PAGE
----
As it happened, Dr. Lutfy’s late decisionmaking was fortuitous: wouldn’t you know it that he received one of those last 209 alloy-blocked, four-wheel-disc-brake shod machines. (And at a discount, no less.) In the already rarefied air of 300 SLs, this makes this particular roadster one of the more desirable examples extant. “It was just a fluke that Dad would get one of these,” Philip says.

    It was also something of a fluke that Philip ended up with it. “Eventually, Dad got tired of the SL; the battery was frequently dead, so he hooked up a tricklecharger. The wide sill was a pain to get over, too. He bought other cars and drove them, mostly American cars, for a couple of years. I remember he had a Dual-Ghia for about a year. He wanted to get rid of the SL in the ’70s, but no one was interested in it.” Could it be that the 300 SL was, at one time, just a used car? An old Mercedes? Something seen in the mid-’70s as we look upon a 2003-model Mercedes- Benz today? No one (beyond Philip) was interested in a one-owner Mercedes 300 SL? How could this be?

    Well… “Tom Barrett, of Barrett-Jackson, offered him $3,000 for it. I was off in Europe at med school at the time, and my mother told my dad that he would make me upset if he sold it. They had split up, but they still talked, and she put her foot down. They brought it to the house, parked it under the carport behind another car, and Mom took away the keys” — lest it disappear in the middle of the night in exchange for some quick cash. Once Louis died, Philip became the rightful owner.

    Each car had been in the family for more than a quarter-century at this point, so moving them on to new homes seemed foolhardy somehow. And each of them remained straight and unblemished. “There was never any rust damage or accidents,” Philip tells us. “Dad was very particular about his car. He’d take it to the car wash once a week” — you can almost hear Philip wincing at the memory — “and the washers would climb on it and scuff up the sills under the door.”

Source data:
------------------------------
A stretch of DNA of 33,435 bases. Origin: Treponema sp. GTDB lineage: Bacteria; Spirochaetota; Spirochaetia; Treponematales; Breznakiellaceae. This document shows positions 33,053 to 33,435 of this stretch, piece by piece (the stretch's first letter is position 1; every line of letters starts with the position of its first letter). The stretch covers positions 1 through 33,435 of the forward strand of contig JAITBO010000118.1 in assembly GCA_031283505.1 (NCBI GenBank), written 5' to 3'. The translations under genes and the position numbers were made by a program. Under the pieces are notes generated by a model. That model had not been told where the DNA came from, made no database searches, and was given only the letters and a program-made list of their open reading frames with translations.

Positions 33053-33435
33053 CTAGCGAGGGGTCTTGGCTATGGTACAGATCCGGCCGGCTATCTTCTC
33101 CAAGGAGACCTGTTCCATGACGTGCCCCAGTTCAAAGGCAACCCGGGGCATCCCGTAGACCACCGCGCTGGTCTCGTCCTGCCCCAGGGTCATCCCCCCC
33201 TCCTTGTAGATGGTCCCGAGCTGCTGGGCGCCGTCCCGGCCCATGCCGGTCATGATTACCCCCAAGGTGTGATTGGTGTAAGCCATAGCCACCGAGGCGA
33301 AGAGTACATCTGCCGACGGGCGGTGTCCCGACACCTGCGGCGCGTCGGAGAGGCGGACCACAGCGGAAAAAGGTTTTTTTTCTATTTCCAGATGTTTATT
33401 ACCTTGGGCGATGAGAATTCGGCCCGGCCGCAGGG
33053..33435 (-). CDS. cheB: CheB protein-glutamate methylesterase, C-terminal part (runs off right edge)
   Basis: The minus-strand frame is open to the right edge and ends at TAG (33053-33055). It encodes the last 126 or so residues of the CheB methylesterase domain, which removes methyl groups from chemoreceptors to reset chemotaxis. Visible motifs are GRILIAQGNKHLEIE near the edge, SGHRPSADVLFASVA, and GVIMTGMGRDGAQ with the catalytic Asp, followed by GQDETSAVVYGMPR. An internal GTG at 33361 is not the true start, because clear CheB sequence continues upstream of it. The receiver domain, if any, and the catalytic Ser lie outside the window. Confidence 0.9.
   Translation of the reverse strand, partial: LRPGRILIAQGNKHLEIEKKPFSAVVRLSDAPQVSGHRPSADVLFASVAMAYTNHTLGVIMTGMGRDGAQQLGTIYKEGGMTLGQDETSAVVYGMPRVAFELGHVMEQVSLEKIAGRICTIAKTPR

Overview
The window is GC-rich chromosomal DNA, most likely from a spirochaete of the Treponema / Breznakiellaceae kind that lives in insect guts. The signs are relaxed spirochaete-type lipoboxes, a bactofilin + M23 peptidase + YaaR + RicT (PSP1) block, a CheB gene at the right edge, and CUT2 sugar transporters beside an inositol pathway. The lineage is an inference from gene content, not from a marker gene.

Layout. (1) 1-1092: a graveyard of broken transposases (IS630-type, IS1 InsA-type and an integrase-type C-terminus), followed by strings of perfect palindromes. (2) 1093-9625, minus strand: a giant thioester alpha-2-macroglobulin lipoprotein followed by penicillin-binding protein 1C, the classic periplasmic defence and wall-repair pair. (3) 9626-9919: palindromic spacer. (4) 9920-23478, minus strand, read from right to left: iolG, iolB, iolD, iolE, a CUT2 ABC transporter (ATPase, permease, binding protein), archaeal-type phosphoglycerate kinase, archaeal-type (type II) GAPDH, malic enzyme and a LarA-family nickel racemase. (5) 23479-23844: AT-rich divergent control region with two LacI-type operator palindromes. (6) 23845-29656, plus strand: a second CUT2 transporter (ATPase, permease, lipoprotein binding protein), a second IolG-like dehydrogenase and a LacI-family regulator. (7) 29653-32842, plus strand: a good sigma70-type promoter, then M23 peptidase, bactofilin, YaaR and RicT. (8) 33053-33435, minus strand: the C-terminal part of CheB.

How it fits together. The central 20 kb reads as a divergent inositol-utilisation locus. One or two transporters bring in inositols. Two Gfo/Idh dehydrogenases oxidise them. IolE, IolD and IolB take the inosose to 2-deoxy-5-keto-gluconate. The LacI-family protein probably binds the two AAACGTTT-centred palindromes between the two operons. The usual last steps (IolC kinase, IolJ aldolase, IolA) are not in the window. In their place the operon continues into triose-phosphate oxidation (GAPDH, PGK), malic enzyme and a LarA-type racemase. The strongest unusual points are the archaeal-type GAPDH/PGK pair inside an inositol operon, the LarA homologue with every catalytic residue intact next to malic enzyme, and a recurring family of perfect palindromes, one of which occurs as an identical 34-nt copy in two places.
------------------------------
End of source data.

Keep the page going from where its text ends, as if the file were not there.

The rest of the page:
Philip made the decision to invest in a complete top-to-bottom restoration of the 300 SL in the mid-1980s. “I got it for free and spent something like $100,000 restoring it then, which was way more money than what it was worth, but I thought, so what, it’s Dad’s car.” Pricing guides put an alloy-block, disc-brake SL with a factory hardtop somewhere in the $1.6 million range — probably more at a well-advertised auction. Balancing that good fortune, perhaps, is the $52,000 top-end book average value of his mom’s 220 S — a car that certainly cost more than its current value to restore, even in the early 1990s when Phil brought his mom’s example back to its current splendor. (A convertible, like Tiny wanted, is valued at two and a half times the coupe today.)

    Since their restoration, they have been driven little as Philip’s Mercedes collection extended into the double-digits — a series of Pontons, a gaggle of Pagoda-roof SLs, and other ’50s and ’60s Mercedes delights make the bulk of his car collection today. It’s fair to say that these two are the cause for Philip’s particular brand of three-pointed- star enthusiasm. So they’ve sat, Tiny and Louis’s cars, their odometers showing original miles.